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By A. S. Teselkin, John M. Echols


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Sample text

46 KOH KENG WE The Straits Settlements, including Singapore, became important financiers of politics, trade, and production on the peninsula. Individual merchants or cliques and syndicates played important roles in the politics of the region, as politics remained intimately connected to trade despite the non-interventionist imperial policy of the British administration. Singapore had a unique political economy on the archipelago in how political power became detached from trade. As such, it provided access to important materials of state building without entailing political subjugation, in contrast to the situation on the Dutch side of the border.

On the basis of these accumulated materials and the networks formed with repositories of such texts and knowledge in the western archipelago, the YTM family elite became producers of knowledge pertaining to Malay history, tradition, language, and literature, with Raja Ali Haji’s works being published in Dutch journals, and the same person applying to the Dutch government for a printing press (Van der Putten 1995, 1997 & 2001; Matheson & Andaya 1971; Andaya 1977; Raja Ali Haji 1982). Pulau Penyengat, the residence of the YTM family and circle opposite the Dutch fort of Tanjung Pinang, developed into an important centre of Islamic learning and practice.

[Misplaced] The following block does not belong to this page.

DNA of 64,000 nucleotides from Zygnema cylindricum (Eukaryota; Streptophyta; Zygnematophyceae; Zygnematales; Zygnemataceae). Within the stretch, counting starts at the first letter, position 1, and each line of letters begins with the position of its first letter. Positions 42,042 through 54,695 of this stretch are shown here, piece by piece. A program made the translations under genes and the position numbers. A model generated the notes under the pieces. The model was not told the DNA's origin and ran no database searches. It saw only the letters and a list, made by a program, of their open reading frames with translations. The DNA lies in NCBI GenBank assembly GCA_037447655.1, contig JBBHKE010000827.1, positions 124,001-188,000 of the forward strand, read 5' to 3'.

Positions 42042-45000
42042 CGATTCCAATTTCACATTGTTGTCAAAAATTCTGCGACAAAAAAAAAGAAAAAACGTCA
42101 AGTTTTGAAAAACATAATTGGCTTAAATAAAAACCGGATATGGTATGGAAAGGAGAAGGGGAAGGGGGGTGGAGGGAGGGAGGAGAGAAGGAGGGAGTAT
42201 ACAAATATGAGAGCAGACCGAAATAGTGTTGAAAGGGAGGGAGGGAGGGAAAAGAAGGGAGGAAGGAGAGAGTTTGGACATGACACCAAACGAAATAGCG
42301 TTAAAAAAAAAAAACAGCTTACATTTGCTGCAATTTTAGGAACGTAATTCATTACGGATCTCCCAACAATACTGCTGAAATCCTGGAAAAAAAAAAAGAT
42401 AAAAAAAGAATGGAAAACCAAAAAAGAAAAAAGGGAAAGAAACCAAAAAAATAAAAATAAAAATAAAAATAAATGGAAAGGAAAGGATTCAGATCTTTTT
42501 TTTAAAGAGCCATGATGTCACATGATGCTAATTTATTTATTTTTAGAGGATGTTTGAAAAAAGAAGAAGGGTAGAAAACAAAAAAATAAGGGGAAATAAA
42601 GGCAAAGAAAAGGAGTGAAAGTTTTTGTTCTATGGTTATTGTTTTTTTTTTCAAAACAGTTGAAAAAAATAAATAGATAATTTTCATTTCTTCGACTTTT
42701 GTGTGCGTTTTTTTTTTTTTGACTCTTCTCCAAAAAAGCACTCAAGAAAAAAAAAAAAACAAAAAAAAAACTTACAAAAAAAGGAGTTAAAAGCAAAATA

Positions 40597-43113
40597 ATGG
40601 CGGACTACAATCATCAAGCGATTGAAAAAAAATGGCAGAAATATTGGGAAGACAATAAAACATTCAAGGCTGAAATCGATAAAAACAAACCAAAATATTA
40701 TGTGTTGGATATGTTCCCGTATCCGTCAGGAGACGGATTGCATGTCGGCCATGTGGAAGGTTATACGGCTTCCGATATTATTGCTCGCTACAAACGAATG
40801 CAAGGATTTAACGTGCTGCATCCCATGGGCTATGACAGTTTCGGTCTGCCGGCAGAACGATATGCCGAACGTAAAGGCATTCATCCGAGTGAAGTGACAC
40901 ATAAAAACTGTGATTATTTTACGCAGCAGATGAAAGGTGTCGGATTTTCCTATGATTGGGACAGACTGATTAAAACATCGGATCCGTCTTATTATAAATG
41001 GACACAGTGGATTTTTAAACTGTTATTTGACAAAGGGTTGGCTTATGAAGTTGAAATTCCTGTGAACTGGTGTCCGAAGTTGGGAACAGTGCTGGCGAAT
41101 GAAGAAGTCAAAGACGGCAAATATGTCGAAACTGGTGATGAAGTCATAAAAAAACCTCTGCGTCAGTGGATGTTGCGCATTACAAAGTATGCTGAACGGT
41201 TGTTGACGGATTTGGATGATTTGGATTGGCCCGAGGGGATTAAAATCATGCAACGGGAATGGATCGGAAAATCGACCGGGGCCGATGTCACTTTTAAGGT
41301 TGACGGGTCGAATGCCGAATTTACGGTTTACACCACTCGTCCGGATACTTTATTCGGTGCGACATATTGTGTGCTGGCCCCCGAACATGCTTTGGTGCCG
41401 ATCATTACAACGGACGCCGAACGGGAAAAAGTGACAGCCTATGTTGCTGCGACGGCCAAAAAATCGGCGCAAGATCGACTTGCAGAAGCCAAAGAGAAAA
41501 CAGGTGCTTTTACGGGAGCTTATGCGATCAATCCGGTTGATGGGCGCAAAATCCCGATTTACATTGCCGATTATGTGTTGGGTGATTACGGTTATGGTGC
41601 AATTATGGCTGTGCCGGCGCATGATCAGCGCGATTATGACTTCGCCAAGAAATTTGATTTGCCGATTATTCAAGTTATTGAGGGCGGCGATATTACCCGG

This discourse transcends the examination of the cultural and social history of the various ethnic groups in Singapore as ‘overseas’ groups, and instead assumes that certain groups have portrayed themselves as members of Singapore while at the same time belonging to and operating in two distinct spheres – the sphere of Singapore, on the one hand, and the ancestral homeland from which they had originated, on the other. There are currently a number of scholars who are working on the trans-national links of people based in Singapore.

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